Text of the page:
Rocky In a Day
If you only have one day to see the Rocky, fill the tank, start early and be prepared to frequently jump out of your vehicle. Before you enter the Park, stop by one the excellent deli shops in Estes Park and order a picnic lunch. Buy a bag of your favorite chips, drinks and extra water for your Rocky day. I highly recommend the Estes Park Deli or the Country Super Market, as both are open early in the day and make excellent sandwiches.

  1. From the South Entrance to the Park, take the first left hand turn to Bear Lake. Go directly to Bear Lake, avoiding the temptation to stop along the way, as you will do this on the way back. In the summer and on weekends the Bear Lake parking lot is frequently filled by 9:00 am. Take the short walk (1/2 mile) around Bear Lake. At over 9,700 feet this accessible trail is not difficult but is the most challenging accessible trail in Rocky. If you are a photographer, your first view of the lake will have Hallett Peak in the background and the view from "bear paw" #11 is another of my favorite photo spots.

  2. On your return from Bear Lake, stop at Spraque Lake and look for the trout in the small stream that feeds the lake. If you are a photographer, walk counter clock-wise around to the fishing pier and shoot backward toward the parking lot for an excellent image of Spraque Lake and Hallett Peak.

  3. Also stop at the Moraine Park Museum for the interactive exhibits and history of the area. Across from the Museum turn off is the road into Moraine Park. Keep your eyes open for elk, mule deer and coyotes as you travel this short road that ends in at the Fern Lake Trail Head. When you return to Bear Lake Road, turn left towards the Park's entrance.

  4. At the intersection with US 36 turn left toward Deer Ridge Junction. This road, up Deer Mountain, has several turn-outs with excellent views of Upper Beaver Meadows and the Continental Divide. Mileage from the turnoff is about 6 miles.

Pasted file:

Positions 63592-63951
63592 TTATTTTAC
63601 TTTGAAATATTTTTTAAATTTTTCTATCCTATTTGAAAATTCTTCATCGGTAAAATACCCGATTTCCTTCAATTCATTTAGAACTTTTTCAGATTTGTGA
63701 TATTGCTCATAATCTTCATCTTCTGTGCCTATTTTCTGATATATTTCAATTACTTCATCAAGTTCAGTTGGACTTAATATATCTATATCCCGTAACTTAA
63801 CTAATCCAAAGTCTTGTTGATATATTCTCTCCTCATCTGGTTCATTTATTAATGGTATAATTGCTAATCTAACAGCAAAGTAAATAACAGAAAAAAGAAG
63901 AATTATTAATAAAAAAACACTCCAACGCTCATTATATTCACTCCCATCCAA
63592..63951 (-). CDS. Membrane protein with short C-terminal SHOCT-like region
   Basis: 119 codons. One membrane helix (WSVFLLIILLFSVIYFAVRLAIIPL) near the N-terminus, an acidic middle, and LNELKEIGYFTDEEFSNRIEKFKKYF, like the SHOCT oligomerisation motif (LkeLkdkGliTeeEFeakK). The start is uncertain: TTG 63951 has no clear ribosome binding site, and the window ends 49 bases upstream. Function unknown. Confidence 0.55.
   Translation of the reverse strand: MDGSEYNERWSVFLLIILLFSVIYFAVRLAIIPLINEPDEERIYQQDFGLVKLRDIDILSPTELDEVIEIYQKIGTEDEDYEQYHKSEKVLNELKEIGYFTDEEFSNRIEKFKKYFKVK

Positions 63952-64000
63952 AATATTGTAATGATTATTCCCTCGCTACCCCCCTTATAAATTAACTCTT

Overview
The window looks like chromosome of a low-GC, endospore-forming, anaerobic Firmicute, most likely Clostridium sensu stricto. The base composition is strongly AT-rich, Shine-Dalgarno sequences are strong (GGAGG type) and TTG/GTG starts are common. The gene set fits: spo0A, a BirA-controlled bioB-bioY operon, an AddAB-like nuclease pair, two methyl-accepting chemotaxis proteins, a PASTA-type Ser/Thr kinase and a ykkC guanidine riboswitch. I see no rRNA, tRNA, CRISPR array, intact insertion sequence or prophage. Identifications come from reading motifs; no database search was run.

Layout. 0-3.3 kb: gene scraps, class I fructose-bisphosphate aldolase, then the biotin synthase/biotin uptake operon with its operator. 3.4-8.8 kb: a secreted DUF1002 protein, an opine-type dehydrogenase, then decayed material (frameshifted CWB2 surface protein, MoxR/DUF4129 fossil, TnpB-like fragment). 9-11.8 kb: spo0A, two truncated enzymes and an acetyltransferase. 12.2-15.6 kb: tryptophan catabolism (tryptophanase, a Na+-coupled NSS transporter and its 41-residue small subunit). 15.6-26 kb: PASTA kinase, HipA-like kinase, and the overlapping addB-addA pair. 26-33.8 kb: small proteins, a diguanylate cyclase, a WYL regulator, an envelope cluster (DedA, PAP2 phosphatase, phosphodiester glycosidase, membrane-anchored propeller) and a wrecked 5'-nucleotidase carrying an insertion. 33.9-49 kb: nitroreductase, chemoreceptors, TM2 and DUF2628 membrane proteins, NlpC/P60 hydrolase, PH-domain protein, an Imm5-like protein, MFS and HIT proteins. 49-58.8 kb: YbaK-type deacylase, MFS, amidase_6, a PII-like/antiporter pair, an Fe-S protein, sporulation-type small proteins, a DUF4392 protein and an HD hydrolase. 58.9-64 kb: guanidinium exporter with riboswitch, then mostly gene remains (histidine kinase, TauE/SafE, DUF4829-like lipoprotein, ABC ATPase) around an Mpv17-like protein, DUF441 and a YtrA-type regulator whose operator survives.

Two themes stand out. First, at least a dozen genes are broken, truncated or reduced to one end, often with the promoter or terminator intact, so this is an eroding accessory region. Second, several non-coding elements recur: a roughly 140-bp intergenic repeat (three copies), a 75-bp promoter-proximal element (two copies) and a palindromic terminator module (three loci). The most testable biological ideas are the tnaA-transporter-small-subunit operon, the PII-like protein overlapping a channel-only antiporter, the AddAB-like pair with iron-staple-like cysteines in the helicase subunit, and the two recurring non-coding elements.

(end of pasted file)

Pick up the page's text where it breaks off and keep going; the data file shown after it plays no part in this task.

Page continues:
5. At Deer Ridge Junction resist the temptation to continue up Trail Ridge Road by turning right toward Horseshoe Park. About ½ way down the road to Horseshoe Park is an overlook of Horseshoe Park that has an excellent views of Sheep Lakes and Sheep Mountain. With luck you might see elk and bighorn sheep at the lake or on the mountain.

  1. After you cross the Fall River in Horseshoe Park take the left turn toward Endovalley and Old Fall River Road. Just past the 1-mile mark you will see the Alluvial Fan and Fan Lake that were created by the 1982 washout of Lawn Lake. 39 million gallons of water washed down the Roaring River creating the alluvial fan and lake. Take the walking tour.

  2. Lunchtime is at the Endovalley Picnic Area. Resist selecting a picnic area until you have reached to top of the valley and start back down along the river. The picnic areas along the river are preferred over those on the other side. Many small animals should entertain you while you enjoy your lunch. Some of my best pictures of squirrels, chipmunks and birds have been taken at this location. Please resist feeding the animals.
  1. If is after July 4 you should take the 10-mile one-way trip up Old Fall River Road stopping at Chasm Falls and at many of the switch backs and pull offs for the views and the animals. Your destination is the Alpine Visitors Center on Trail Ridge Road. Return to Estes Park on Trail Ridge Road and stop at all turnoffs along the road, as the views, history and geology are unmatched.

  2. If Old Fall River is not open, return to Trail Ridge Road at Deer Ridge Junction. Turn right onto Trail Ridge Road and enjoy the ride and the views stopping frequently to enjoy the views and the animals as you make your way toward the Alpine Visitors Center.

  3. When you return to Deer Ridge Junction, turn left toward Horseshoe Park and follow the road around Horseshoe Park, stopping at Sheep Lakes and exiting Rocky from the North Entrance. Enjoy the drive from the North Entrance to Estes Park along Fall River keeping an eye out for elk and bighorn sheep on the uphill side of the road.

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